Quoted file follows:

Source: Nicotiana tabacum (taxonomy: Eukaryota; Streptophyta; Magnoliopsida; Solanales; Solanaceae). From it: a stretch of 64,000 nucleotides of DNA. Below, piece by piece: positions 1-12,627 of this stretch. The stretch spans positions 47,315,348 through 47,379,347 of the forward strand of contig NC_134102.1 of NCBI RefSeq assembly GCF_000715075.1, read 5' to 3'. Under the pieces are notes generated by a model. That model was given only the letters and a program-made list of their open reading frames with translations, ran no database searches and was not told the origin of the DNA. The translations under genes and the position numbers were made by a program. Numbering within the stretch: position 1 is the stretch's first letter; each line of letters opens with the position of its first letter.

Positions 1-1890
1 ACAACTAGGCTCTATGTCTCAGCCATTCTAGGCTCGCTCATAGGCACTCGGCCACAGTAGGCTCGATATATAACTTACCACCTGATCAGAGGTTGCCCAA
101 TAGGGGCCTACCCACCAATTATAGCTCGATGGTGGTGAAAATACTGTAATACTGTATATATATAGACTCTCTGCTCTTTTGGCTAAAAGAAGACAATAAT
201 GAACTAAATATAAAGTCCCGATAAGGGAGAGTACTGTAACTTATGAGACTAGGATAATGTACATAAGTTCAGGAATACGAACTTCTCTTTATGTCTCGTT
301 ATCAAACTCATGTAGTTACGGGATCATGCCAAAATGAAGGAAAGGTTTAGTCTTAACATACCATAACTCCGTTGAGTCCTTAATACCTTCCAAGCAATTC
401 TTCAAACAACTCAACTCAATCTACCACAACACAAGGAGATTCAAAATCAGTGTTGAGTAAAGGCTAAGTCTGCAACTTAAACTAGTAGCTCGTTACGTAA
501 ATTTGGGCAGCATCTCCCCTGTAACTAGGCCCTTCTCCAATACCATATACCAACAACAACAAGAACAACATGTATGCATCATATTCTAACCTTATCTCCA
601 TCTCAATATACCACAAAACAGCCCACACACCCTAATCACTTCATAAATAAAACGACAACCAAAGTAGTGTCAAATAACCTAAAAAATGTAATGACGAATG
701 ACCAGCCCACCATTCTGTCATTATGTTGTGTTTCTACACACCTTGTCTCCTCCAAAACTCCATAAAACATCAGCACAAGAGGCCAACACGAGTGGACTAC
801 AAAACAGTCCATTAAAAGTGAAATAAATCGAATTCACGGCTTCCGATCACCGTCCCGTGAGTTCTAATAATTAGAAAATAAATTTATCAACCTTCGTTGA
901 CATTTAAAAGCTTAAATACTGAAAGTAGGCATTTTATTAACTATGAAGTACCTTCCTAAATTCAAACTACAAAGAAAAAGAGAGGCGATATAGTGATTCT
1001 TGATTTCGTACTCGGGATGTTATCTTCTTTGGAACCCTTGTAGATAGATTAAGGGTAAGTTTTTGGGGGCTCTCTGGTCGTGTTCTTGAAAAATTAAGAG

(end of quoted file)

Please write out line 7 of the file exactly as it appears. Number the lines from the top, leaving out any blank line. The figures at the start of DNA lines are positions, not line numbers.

401 TTCAAACAACTCAACTCAATCTACCACAACACAAGGAGATTCAAAATCAGTGTTGAGTAAAGGCTAAGTCTGCAACTTAAACTAGTAGCTCGTTACGTAA